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Design Under Sky discusses landscape architecture, the utilitarian but leaning towards the conceptual, thinking on modern occurrences and peripheral boundaries.  

DUS is the blog and personal design studio of Adam E. Anderson, a designer based out of the East Coast, currently a Critic at the Rhode Island School of Design, and a designer at Landworks Studio.

For design inquires, feel free to contact me below.

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December 2011
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Friday
Mar062009

Another Place

I stumbled upon these older but eerily fascinating works by artist Antony Gormley.  The addition of the figures somehow make the landscape more desolate.  Perhaps it's the initial feeling of accompaniment, then an onset of greater emotional isolation when the stark motionless and lifelessness of the bodies is realized.  It also reminds me a bit of Frank Gaylord's statues at the Korean War Veteran's Memorial

From the original proposal for the Wattenmeer, Cuxhaven. 


To install a hundred solid cast iron bodyforms along the coast to the west and south of theKugelbake. The work will occupy an area of 1.75 square kilometers, with the pieces placed between 50 and 250 meters apart along the tideline and one kilometer out towards the horizon, to which they will all be facing. Depending on the fall of the land, the state of the tide, the weather conditions and the time of day the work will be more or less visible. The sculptures will be installed on a level plane attached to two-meter vertical steel piles. The ones closest to the horizon will stand on the sand, those nearer the shore being progressively buried. At high water, the sculptures that are completely visible when the tide is out will be standing up to their necks in water.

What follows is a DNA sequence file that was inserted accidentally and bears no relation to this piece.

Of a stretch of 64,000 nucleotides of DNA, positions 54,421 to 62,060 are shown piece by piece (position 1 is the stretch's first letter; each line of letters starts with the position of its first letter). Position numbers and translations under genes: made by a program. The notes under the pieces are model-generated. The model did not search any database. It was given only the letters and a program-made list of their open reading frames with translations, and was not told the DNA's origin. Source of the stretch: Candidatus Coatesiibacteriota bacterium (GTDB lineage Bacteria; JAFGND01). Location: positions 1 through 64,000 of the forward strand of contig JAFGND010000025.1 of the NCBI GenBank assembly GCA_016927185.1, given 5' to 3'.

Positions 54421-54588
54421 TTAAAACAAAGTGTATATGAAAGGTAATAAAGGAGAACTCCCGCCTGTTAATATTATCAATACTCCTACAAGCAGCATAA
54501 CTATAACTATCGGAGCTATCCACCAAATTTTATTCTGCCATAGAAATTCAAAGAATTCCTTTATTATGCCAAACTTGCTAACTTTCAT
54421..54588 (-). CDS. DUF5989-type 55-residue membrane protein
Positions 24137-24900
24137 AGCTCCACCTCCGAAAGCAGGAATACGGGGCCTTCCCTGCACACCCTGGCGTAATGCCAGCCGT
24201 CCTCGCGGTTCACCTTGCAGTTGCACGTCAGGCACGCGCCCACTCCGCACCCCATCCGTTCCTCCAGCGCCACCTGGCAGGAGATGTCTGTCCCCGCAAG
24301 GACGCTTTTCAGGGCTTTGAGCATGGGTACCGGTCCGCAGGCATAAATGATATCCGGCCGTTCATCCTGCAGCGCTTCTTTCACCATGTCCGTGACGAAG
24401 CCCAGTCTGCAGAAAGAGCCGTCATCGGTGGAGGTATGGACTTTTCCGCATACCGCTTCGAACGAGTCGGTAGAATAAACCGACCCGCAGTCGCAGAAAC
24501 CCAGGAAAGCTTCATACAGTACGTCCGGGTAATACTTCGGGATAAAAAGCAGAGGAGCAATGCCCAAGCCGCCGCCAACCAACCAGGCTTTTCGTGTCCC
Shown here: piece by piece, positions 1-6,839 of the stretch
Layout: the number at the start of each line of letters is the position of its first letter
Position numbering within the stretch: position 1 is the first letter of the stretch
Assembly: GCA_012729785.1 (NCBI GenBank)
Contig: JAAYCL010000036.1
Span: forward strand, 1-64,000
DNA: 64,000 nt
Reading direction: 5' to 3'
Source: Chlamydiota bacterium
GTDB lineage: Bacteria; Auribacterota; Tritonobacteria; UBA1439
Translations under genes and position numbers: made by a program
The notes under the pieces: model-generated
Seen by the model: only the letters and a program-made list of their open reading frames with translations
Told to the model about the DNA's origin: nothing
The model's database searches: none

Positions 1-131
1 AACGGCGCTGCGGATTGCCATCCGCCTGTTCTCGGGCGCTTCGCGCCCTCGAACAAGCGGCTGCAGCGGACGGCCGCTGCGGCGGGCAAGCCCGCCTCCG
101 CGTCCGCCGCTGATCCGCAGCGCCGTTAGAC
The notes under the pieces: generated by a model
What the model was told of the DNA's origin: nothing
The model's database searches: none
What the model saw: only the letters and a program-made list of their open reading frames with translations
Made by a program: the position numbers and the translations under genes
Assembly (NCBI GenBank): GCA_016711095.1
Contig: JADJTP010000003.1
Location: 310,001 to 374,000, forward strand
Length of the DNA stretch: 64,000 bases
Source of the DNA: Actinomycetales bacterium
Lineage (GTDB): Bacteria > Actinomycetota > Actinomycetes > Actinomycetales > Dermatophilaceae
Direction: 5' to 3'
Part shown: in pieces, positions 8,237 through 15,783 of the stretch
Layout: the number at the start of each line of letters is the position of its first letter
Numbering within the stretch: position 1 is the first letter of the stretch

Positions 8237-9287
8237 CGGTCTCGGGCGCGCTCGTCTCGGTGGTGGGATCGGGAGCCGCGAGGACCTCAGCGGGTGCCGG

The sculptures are made from seventeen body-casts taken from my body (protected by a thin layer of wrapping plastic) between the 19th of May and the 10th of July. The sculptures are all standing in a similar way, with the lungs more or less inflated and their postures carrying different degrees of tension or relaxation.

The idea was to test time and tide, stillness and movement, and somehow engage with the daily life of the beach. This was no exercise in romantic escapism. The estuary of the Elbe can take up to 500 ships a day and the horizon was often busy with large container ships.

In the end, the piece stretched 2.5 km down the coast and 1 km out to sea, with an average distance between the pieces of 500 metres. They were all on a level and those closest to the shore were buried as far as their knees.

{Image Sources: 1: 2}

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